Wednesday, June 22, 2011

In politics, a belly ablaze replaces gravitas

AS WE STUMBLE to another presidential election in the hazy distance, this will be the moment when new criteria are accorded wannabe candidates. Unlike the sensible days when we judged the aspirants on whether they had "gravitas" or whether he or she was an alpha person, today's standard is whether any of them has "fire in the belly." Haley Barbour, you may recall, retired to the bleachers with the explanation that his settled tummy told him that he needn't bother. On the other hand, Sarah Palin took umbrage to reports that she had suspended her ballyhooed tour because she no long saw the oval office in her future. (Nor did the media that grew tired of her stunt and stopped covering it!) She reminded anyone who still cared that she was not a quitter and still had a blazing belly.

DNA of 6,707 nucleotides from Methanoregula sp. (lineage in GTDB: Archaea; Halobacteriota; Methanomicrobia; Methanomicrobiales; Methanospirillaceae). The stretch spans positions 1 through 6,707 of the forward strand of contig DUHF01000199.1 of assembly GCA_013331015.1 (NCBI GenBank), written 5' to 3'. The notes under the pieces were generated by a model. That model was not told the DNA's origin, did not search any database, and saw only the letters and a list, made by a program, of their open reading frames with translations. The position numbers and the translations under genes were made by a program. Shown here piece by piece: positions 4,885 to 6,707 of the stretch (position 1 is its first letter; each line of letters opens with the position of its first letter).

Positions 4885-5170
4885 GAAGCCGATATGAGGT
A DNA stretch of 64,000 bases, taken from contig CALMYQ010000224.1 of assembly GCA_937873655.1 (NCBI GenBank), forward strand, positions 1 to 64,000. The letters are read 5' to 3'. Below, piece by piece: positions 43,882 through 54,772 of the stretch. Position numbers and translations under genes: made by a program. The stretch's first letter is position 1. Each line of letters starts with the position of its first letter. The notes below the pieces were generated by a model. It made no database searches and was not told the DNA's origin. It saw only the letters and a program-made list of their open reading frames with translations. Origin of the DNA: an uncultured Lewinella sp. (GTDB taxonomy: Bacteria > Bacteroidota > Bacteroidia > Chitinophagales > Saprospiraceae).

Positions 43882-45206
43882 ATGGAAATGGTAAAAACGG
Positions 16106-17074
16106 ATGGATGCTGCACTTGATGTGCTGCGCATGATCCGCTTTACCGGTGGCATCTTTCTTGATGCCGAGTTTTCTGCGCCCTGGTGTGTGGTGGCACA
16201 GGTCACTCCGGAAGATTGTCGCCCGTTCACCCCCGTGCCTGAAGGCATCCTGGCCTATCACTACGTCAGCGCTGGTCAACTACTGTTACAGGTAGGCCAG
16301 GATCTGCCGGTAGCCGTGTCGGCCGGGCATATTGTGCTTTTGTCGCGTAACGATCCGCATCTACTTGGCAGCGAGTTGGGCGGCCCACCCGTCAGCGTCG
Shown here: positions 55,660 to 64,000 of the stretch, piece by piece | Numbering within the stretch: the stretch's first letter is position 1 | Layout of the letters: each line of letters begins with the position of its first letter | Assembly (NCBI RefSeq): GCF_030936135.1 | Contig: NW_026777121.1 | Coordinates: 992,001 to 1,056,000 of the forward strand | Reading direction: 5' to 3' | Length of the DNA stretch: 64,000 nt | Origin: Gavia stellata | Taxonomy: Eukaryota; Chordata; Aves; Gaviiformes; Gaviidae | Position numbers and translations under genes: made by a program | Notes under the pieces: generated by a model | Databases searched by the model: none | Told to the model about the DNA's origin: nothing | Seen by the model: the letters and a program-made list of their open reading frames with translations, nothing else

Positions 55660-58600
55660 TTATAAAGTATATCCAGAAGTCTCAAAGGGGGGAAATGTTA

I spent my childhood around immigrants who kept Alka-Seltzer at their fingertips after a hell fire dinner that could have been serviceable to clean battery terminals. Their agony was never very easy to witness. On this topic, trust me. I know what I'm talking about.

I think we ought to find other ways for candidates to judge their personal ambitions. The level of gray matter in their skulls would be a valid indicator of whether to be or not to be. A maximum of three dumb statements would disqualify one faster than a fiery dyspeptic belly, don't you think? That would eliminate most of the Republican field, including the alphas. And one of the things I learned when candidates were being judged by the gravitas quotient was that most voters had no idea what the pundits meant. (I do recall being told by one astute observer that he was certain gravitas was a major league shortstop.)

Well, I'm digressing, I know. But it comes from paying too much attention to the oddest things that will determine the next GOP presidential nominee - if, as we are repeatedly being warned, the world doesn't end sooner.

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